Chicago Cultural Accessibility Consortium (CCAC) is a volunteer-run group. Through monthly professional development workshops, our Access Calendar, and an active list-serv, CCAC facilitates a dynamic community of cultural administrators and visitors with disabilities striving to advance accessibility and inclusion across the Chicago region's vast cultural spaces.
2016: Lifeline Theatre awarded CCAC and its co-chairs the Raymond R. Snyder Commitment to the Arts Award.
2015: The Kennedy Center for the Performing Arts awarded CCAC the Leadership Exchange in Arts and Disability Emerging Leader award.
Please Note: CCAC does not address professional development for artists with disabilities or arts education. For resources for artists with disabilities, please visit VSA Programs and our Chicago colleagues, Bodies of Work.
Christena founded CCAC when she moved to Chicago in 2012. Previously, she worked on accessibility for visitors with disabilities at the Metropolitan Museum and Lincoln Center, and was a member of New York's Museum Access Consortium (MAC) steering committee, and has a background in museum programming and the guest experience. Cultural accessibility became a passion of hers at young age as she visited art museums with her brother who has Down syndrome. Childhood Museum Memory: My fourth grade class studied From The Mixed Up Files of Mrs. Basil E. Frankweiler, which involves two kids running away from home and living in the Metropolitan Museum. Our class slept over at our city's art museum (Leigh Yawkey Woodson Art Museum). It was magical to live like the characters in the book for a night!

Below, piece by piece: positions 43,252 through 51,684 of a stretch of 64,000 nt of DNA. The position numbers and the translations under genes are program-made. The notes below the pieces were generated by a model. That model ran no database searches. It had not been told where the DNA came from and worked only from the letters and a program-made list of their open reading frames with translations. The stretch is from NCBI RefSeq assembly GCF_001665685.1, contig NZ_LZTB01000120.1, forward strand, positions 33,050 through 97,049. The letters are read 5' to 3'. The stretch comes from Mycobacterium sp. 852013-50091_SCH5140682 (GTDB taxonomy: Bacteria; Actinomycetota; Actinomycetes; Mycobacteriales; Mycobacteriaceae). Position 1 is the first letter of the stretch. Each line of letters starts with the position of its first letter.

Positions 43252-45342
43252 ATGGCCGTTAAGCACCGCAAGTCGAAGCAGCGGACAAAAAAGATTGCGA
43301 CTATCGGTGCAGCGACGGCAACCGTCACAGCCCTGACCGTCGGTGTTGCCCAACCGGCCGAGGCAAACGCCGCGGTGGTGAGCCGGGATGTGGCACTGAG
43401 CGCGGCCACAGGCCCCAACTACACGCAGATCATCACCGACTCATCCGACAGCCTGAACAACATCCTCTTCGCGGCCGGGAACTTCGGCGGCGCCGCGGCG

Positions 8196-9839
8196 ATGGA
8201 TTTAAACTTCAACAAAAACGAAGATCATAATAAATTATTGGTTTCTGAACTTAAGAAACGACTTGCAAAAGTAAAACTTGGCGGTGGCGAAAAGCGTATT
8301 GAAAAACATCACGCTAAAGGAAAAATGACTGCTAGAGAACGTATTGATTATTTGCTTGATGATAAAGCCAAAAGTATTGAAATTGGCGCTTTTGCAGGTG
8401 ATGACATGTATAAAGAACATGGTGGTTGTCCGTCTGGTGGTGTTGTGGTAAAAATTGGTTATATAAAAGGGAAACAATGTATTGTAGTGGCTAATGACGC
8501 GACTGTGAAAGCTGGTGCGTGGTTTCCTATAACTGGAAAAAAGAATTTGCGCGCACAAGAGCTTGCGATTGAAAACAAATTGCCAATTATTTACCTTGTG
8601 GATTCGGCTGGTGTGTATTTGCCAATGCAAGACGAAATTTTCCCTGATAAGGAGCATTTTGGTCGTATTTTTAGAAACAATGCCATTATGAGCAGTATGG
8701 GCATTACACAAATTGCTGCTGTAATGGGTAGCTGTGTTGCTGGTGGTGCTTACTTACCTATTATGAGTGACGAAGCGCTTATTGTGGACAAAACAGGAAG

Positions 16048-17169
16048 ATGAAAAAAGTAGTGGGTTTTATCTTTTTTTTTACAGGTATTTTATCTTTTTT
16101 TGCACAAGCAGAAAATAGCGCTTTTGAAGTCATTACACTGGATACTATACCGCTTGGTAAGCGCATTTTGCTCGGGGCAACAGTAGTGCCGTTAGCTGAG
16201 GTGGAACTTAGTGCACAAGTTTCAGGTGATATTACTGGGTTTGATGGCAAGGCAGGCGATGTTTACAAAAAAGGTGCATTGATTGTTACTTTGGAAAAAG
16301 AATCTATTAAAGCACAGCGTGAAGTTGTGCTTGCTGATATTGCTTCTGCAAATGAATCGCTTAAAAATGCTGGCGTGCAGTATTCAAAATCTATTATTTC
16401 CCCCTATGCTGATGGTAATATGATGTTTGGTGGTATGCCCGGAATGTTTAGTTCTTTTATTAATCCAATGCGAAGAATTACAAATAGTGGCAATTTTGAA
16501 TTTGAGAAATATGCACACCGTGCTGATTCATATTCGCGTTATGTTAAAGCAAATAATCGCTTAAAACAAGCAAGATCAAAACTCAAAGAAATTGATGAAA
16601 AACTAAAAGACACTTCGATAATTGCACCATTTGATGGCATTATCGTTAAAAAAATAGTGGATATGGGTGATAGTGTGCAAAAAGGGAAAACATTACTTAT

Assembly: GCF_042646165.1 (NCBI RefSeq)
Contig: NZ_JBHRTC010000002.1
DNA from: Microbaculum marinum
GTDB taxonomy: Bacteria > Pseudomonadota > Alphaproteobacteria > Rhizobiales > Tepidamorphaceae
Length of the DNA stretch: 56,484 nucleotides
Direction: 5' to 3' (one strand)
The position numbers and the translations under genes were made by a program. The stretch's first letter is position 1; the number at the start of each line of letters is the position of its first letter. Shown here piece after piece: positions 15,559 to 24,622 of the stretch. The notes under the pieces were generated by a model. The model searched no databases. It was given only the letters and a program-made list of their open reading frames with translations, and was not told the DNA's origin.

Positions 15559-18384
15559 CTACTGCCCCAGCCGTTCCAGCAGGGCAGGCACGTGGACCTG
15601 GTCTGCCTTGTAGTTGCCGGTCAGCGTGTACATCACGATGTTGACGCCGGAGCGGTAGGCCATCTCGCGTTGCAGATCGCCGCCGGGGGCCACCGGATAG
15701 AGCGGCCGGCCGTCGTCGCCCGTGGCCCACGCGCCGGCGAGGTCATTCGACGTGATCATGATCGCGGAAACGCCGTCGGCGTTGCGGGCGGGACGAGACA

Evan Hatfield is a founding co-chair of CCAC and the Director of Audience Experience at Steppenwolf Theatre Company, where he is honored to have developed the theater’s accessibility programming and services. Along with CCAC co-chairs Christena Gunther and Lynn Walsh, Evan was acknowledged with the Raymond R. Snyder Commitment to the Arts Award from Lifeline Theatre Company (2016) and an Emerging Leaders Award from The John F. Kennedy Center (2015). He served as a member of the 2014 LEAD Advisory Planning Committee (Chicago) and is a recipient of the Actors’ Equity Kathryn V. Lamkey Award for dedication to equal opportunity (2012). Through his roles with CCAC and Steppenwolf, and in the collaborative spirit of the incredible Chicago theater community, Evan is proud to help other arts organizations develop accessibility programs through mentorship, pep talks and the loan of equipment. Favorite Cultural Memory: My time spent with family at the California Academy of Sciences in Golden Gate Park -- getting dizzy in the shark roundabout, fogging up the glass on the wildlife dioramas and contemplating an escape route if I ever fell into the alligator pool.